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Divorce and Debt Responsibility: What Happens to Your Debt When You Separate?

By Janet Siroto · December 19, 2023 · 5 minute read

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Divorce and Debt Responsibility: What Happens to Your Debt When You Separate?

If you’re getting divorced, you are going through a major upheaval on many fronts, including your financial life. You may wonder (and worry) about how your debt will be managed. For instance, will you wind up responsible for what your soon-to-be former spouse owes?

While the following information can’t take the place of consulting an attorney, it can help answer some of the most commonly asked questions as you navigate the divorce process. You’ll learn smart strategies for managing your debt as you move through your divorce.

Community Property vs Common Law Property Rules

First things first: Know that states generally follow either community property rules or common law property rules.

Community property states include:

•   Arizona

•   California

•   Idaho

•   Louisiana

•   Nevada

•   New Mexico

•   Texas

•   Washington

•   Wisconsin.

•   If you live in Alaska, you are in what’s known as an “opt-in state.” You and your spouse may have signed an agreement making your assets community property, but if you didn’t sign this agreement, Alaska follows common law property rules, as does every other state excluding the nine states that adhere to community property law.

If you live in a state where community property laws apply, both spouses are typically responsible for debts incurred while married. In fact, most debts are considered to be the responsibility of the “community” (the two married partners) even if only one of them signed the paperwork.

After a legal separation takes place, debt in these states is typically owed only by the person who took on that debt. Exceptions are made if the debt was taken on, pre-divorce, for the following reasons:

•   To maintain a joint asset, such as a new HVAC system on a home

•   To purchase family necessities

•   Or if the couple keeps joint accounts.

But what if one or both members of a married couple took out student loans before the marriage? In this case, the debt very well might not be considered part of community debt, although it could if the spouse signed on as a joint account holder.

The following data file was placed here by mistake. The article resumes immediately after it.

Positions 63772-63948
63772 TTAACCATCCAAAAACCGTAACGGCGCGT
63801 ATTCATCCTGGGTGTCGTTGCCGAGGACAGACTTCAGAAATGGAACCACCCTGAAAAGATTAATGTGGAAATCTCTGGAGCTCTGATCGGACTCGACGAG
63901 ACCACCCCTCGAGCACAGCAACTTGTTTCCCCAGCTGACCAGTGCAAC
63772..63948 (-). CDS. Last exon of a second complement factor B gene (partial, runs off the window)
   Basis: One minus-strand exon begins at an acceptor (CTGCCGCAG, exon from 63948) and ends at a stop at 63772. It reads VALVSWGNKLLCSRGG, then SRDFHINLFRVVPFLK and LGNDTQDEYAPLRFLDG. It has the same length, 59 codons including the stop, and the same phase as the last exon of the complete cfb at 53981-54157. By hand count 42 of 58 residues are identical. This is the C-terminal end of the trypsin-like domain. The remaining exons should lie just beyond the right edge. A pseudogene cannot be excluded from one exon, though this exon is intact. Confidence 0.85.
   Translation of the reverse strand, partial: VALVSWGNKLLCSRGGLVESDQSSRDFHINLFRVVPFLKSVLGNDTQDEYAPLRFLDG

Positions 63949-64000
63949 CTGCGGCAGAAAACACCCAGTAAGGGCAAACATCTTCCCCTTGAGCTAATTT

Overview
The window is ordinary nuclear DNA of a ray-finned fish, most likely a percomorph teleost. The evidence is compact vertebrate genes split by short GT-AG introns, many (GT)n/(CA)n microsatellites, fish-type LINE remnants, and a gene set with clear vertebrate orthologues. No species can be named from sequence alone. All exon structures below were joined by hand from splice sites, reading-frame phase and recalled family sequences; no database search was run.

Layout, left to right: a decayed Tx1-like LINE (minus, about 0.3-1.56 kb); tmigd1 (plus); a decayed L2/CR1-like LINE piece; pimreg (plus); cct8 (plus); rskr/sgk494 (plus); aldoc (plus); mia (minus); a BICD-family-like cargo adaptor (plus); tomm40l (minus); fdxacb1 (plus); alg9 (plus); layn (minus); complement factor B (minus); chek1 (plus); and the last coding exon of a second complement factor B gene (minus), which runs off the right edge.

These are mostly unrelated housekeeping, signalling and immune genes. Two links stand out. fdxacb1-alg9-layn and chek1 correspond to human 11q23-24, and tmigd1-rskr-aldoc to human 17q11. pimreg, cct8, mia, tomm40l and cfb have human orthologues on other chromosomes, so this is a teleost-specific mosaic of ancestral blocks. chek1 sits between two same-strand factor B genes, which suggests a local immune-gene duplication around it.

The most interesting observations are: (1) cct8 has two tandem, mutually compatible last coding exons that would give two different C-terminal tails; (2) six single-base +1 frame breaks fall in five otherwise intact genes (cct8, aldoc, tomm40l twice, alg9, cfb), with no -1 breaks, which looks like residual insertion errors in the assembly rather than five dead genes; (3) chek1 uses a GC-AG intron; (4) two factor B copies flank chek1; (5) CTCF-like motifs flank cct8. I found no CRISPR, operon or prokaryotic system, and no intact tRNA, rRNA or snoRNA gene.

If your state follows common law for property, debts taken on by one spouse are, typically, solely that person’s debts. Exceptions can include ones that benefit the marriage, such as childcare, food or clothing, and shelter or household items considered necessary.

Both parties are typically responsible if they both signed a contract agreeing to make payments, or if both names are on a property title to property or a shared account. This can also be true if both spouses’ income was considered when a creditor was making a lending decision.


💡 Quick Tip: A low-interest personal loan can consolidate your debts, lower your monthly payments, and help you get out of debt sooner.

End of Debt Accrual

When two people decide to go their separate ways, a crucial question to have clarified is when, exactly, during the separation/divorce process will you stop incurring marital debt in your state? In California, as one example, a person stops being responsible for his or her spouse’s debt on the date they separate. Every state is different so it is best to consult with an attorney.

Note that, even though state law may draw the line on your liability for a spouse’s debts because of separation or divorce considerations, creditors may still have a legitimate case for pursuing payment from you if repayment of the debt falls behind.